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Bin Laden Made the First Public Mistake - And the Second by NOT Giving Up

Reader comment on item: Thoughts on the Killing of Osama bin Laden
in response to reader comment: Public killing was a mistake

Submitted by M. Tovey (United States), May 3, 2011 at 18:26

Honesty, integrity, impartiality, justice………all elements of a civil society's intent and hope for conduct in a civil setting: where was that on September 11, 2011 on a calm and otherwise beautiful day. All of that was lost to America that day. Not that America is absolved of the less than appropriate activities of many residing on these shores of liberties and freedoms; but where else in the world was there the best chance of humanity having certain abilities to live in relative safety. One cannot even draw a cartoon in the Baltic's without fear.

Too many were looking for American style justice for the crimes committed September 11, 2001. But the actions of the self styled Islamic martyrs were not street crimes, but war atrocities instead. While that may seem extreme from an American perspective, it was not greed, nor poverty, nor lustful passion that drove those hijacked airliners into American institutions, but a wanton hatred of all things American (even as there are certain unsavory things that are called American-even this public demonstration of American resolve-America represented more fully the dreams of freedom and liberties of her citizens and visitors) was on the minds of the perpetrators, all in obedience to the compounded hatred of the Islamic al-Qaeda leadership.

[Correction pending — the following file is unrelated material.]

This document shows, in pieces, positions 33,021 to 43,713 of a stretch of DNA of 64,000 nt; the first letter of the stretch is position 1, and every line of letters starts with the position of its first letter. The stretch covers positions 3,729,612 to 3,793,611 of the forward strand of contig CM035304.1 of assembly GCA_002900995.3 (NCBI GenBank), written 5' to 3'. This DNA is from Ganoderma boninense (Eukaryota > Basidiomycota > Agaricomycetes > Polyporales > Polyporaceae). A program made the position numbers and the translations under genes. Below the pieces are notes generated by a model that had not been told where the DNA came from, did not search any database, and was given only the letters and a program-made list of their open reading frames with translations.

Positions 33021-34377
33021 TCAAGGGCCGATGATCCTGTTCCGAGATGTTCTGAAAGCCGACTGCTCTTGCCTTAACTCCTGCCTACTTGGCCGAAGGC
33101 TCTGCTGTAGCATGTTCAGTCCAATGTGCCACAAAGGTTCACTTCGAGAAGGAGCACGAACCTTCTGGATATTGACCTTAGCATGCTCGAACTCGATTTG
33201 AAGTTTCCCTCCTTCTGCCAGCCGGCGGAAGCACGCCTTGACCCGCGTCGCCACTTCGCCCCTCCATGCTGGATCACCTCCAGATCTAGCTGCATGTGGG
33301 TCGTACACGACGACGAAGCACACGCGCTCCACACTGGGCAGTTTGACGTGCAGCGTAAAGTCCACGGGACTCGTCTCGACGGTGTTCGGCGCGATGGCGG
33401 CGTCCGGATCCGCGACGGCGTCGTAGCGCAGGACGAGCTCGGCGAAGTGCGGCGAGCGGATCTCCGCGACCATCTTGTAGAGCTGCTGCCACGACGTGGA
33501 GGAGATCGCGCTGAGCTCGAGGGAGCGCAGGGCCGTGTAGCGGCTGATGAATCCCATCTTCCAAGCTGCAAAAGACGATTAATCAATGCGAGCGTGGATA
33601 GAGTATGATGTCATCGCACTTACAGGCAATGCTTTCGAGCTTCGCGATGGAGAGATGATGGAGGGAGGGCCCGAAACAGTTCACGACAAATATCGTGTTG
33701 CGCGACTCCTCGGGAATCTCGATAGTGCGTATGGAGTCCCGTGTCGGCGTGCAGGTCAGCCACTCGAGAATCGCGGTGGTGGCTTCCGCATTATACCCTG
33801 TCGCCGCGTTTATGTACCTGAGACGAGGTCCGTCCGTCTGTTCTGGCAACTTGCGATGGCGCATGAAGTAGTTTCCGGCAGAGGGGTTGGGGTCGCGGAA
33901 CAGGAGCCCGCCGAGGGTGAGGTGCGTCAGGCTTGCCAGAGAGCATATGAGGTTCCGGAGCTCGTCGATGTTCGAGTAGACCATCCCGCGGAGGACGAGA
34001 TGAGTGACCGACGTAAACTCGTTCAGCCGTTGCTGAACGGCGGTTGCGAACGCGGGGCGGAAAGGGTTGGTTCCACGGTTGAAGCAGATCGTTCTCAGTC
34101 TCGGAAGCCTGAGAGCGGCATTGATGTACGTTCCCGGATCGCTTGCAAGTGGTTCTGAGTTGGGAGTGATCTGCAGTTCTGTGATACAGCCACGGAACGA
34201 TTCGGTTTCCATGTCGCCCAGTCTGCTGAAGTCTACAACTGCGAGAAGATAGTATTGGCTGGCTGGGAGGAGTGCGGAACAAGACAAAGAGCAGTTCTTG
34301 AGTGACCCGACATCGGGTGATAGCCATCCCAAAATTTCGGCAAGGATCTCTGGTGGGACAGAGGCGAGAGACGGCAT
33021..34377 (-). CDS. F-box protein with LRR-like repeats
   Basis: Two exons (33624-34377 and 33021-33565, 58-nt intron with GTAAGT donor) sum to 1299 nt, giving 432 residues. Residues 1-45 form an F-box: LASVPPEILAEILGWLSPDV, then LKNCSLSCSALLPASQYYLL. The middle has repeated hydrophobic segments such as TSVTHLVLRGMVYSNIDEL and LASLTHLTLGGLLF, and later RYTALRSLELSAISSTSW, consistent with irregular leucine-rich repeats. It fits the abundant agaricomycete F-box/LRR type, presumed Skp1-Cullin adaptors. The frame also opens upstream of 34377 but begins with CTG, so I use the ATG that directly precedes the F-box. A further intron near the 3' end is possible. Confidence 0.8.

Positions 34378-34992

Let us be honest. Al-Qaeda made their hatred public. They are still making it public and it spreads to this day. What this event accomplished for Americans cannot be calculated in non-American terms. This was not about the termination of a viable suspect of a heinous crime as much as it is a continuation of the hostilities still being directed toward things American and how America will deal with it. For Americans, this means that while justice could never be accomplished by American jurisprudence, it further means that as long as America remains resolved to maintain whatever remaining elements of its sovereignty in its own quarters, let all know that America did what it had to do. The unresolved impunity with which America was struck is now resolved; judgment and payment now made. In other words, he can no longer say that he 'got away with it.'

As for his reputation, not even his own family would be able to take him back, not even to bury him. Let those who would make him a martyr follow their own course, to make a deity of a murderer. That is his reputation, his murderous legacy: the missing towers, the pentagon and a revered field in Pennsylvania are all monuments to that.


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